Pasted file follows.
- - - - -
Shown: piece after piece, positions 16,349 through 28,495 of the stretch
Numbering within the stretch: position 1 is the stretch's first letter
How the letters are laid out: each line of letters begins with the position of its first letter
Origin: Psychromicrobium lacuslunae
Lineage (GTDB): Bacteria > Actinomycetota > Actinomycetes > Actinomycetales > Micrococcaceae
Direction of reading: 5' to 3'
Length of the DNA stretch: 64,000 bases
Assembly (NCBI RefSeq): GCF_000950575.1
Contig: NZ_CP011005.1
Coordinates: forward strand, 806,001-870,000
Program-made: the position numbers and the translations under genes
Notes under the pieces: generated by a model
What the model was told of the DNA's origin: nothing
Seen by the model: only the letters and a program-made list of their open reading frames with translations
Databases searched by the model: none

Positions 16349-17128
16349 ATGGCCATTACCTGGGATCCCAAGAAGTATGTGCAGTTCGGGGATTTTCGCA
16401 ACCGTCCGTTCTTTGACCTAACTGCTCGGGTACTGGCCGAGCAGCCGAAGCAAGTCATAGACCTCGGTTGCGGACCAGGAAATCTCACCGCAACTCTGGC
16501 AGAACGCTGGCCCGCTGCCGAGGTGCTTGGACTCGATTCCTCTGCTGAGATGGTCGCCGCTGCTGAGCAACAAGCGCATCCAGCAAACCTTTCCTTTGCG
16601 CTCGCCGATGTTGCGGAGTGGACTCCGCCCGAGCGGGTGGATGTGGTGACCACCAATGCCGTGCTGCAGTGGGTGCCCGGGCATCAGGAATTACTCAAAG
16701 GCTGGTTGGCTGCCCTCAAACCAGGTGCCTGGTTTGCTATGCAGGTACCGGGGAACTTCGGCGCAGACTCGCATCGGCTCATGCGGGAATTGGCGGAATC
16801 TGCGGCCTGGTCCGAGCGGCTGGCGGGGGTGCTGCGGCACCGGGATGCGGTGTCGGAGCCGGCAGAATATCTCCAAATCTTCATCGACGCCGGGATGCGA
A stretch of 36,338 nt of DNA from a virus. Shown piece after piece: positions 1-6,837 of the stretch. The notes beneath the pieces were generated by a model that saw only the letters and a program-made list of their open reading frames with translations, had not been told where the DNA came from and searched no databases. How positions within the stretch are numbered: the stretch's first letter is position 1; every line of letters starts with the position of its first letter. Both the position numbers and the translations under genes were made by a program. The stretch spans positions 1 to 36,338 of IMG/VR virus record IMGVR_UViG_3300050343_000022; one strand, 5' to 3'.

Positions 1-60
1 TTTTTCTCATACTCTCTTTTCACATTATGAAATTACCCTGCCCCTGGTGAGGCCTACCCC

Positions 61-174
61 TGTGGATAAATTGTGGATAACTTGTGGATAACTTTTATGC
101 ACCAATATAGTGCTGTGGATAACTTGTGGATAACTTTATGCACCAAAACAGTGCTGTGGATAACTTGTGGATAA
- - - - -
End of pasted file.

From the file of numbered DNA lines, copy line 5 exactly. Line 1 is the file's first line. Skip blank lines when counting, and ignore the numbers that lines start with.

Lineage (GTDB): Bacteria > Actinomycetota > Actinomycetes > Actinomycetales > Micrococcaceae